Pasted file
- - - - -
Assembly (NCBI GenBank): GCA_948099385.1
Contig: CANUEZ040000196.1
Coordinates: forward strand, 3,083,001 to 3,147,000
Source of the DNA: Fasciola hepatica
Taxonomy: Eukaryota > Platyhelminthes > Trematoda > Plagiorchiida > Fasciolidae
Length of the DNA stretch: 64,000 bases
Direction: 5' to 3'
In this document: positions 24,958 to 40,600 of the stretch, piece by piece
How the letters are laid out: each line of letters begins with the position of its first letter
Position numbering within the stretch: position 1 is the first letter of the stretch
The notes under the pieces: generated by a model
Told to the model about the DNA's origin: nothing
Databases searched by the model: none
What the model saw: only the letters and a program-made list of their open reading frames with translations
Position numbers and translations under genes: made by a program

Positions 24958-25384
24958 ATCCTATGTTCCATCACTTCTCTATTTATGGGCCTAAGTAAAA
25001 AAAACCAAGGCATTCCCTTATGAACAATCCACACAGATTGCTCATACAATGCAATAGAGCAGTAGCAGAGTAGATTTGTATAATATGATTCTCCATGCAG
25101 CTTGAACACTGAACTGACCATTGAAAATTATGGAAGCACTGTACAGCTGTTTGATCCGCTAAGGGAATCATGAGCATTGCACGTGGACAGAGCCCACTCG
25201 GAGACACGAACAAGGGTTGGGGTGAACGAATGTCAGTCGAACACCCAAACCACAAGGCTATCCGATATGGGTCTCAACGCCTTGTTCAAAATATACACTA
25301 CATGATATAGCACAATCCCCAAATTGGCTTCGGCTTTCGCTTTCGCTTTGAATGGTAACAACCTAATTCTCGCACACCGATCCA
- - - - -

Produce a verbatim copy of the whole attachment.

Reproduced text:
Assembly (NCBI GenBank): GCA_948099385.1
Contig: CANUEZ040000196.1
Coordinates: forward strand, 3,083,001 to 3,147,000
Source of the DNA: Fasciola hepatica
Taxonomy: Eukaryota > Platyhelminthes > Trematoda > Plagiorchiida > Fasciolidae
Length of the DNA stretch: 64,000 bases
Direction: 5' to 3'
In this document: positions 24,958 to 40,600 of the stretch, piece by piece
How the letters are laid out: each line of letters begins with the position of its first letter
Position numbering within the stretch: position 1 is the first letter of the stretch
The notes under the pieces: generated by a model
Told to the model about the DNA's origin: nothing
Databases searched by the model: none
What the model saw: only the letters and a program-made list of their open reading frames with translations
Position numbers and translations under genes: made by a program

Positions 24958-25384
24958 ATCCTATGTTCCATCACTTCTCTATTTATGGGCCTAAGTAAAA
25001 AAAACCAAGGCATTCCCTTATGAACAATCCACACAGATTGCTCATACAATGCAATAGAGCAGTAGCAGAGTAGATTTGTATAATATGATTCTCCATGCAG
25101 CTTGAACACTGAACTGACCATTGAAAATTATGGAAGCACTGTACAGCTGTTTGATCCGCTAAGGGAATCATGAGCATTGCACGTGGACAGAGCCCACTCG
25201 GAGACACGAACAAGGGTTGGGGTGAACGAATGTCAGTCGAACACCCAAACCACAAGGCTATCCGATATGGGTCTCAACGCCTTGTTCAAAATATACACTA
25301 CATGATATAGCACAATCCCCAAATTGGCTTCGGCTTTCGCTTTCGCTTTGAATGGTAACAACCTAATTCTCGCACACCGATCCA